Raincoat: a raincoat is useful for changing a tyre or checking under the hood in a storm. It will ensure you stay dry and warm after exiting the vehicle.

Jumper cables: Some cars come equipped with jumper cables. They will come in handy if your car breaks down or gets a flat battery.

Extra petrol: If you don’t like the idea of keeping petrol in your car, purchase a small petrol tank instead and store it in the boot. You can use it to collect fuel should your vehicle run out.

Tool kit: Took kits are affordable and small but extremely handy in an emergency. Make sure you have one on hand.

Tire jack: Most cars come with a tyre jack. If you don’t think you have one, check the wheel well under the lining of your boot. If you don’t have one make sure you purchase a tire jack asap. You can’t change a tire without a jack.

Torch and batteries: An inexpensive torch and batteries can be a lifesaver in a storm or emergency. If you don’t have one, buy a mini torch and attach it to your keychain or store it in the glove compartment.

Phone and charger: Most people travel with their cellphones. However, if you find yourself in the habit of leaving home without your phone, keep a ‘dumb phone’ (one that can only call and text) in your glove box and a car adaptive charger. It’s also a good idea to store your phone in the glovebox for safety. In a crash, the contents of the glove box is often protected.

Keep a tank of petrol at home

Rather than keeping a tank of petrol in your car, fill up a large jerrycan and keep it in your garage at home. In an emergency, you may need to evacuate quickly and may not have access to a petrol station. Even if you do, long lines and bad weather might make stopping to fill up a bad idea.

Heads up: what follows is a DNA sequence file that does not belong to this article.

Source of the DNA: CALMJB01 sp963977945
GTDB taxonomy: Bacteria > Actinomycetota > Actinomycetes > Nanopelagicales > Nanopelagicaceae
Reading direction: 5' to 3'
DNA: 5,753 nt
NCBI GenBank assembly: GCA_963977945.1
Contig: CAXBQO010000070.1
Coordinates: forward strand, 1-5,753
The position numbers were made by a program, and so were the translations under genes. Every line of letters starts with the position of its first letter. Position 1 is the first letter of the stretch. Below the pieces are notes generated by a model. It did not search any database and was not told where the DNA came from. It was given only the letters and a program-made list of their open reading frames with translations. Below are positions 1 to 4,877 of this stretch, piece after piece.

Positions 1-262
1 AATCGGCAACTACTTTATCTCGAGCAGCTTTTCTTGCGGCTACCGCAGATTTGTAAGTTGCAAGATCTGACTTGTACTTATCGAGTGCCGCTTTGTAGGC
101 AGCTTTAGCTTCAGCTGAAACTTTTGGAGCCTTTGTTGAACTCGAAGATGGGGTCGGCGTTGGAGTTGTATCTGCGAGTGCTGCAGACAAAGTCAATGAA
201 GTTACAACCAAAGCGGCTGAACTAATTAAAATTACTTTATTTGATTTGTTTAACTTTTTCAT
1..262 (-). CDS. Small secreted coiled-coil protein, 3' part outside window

It’s best to fill up in advance and keep your petrol tank as full as possible, without it being inconvenient. If you can, fill up your car once it gets to a quarter of a tank. This will mean, you’ll never be in desperate need of petrol if you have to evacuate your home in the middle of the night.

Park in a safe area

Take stock of your surroundings around your home and your route to school or work. Consider how wind and rain affect the areas you frequent. If there is a storm warning, make sure you have somewhere safe to park at home and at work. This could be a place that is either fully or partially covered, like a parking building or a garage.

If you can’t find anywhere covered, park away from large trees. A street with many buildings and no trees could be safer than an open area near a park or a large expanse of grass. The buildings will act as a natural buffer against branches and debris.

Alternatively, you can ask to work from home when the weather is especially bad. Most offices have flexible work policies and are happy to accommodate requests that keep their staff members safe.

Keep up to date with the weather

Keeping up to date with the weather is easy in this day and age. Make sure you check MetService or a similar app on your phone or computer before you leave the house. Having a good idea of the weather each day means you can park in a safe place or avoid routes that are usually flooded when the weather is bad.

If there is a heavy rain warning and you must commute, park away from rivers or streams, even if means paying for your parking. It’s easy for rivers to swell to two or three times their size under heavy rain.

Need help transporting your vehicle?

If you’re looking at buying a new vehicle so that you feel safer during bad weather, Wise Move can help. Buy a car anywhere in New Zealand, and we’ll help ship it to your door. Find a professional vehicle mover now.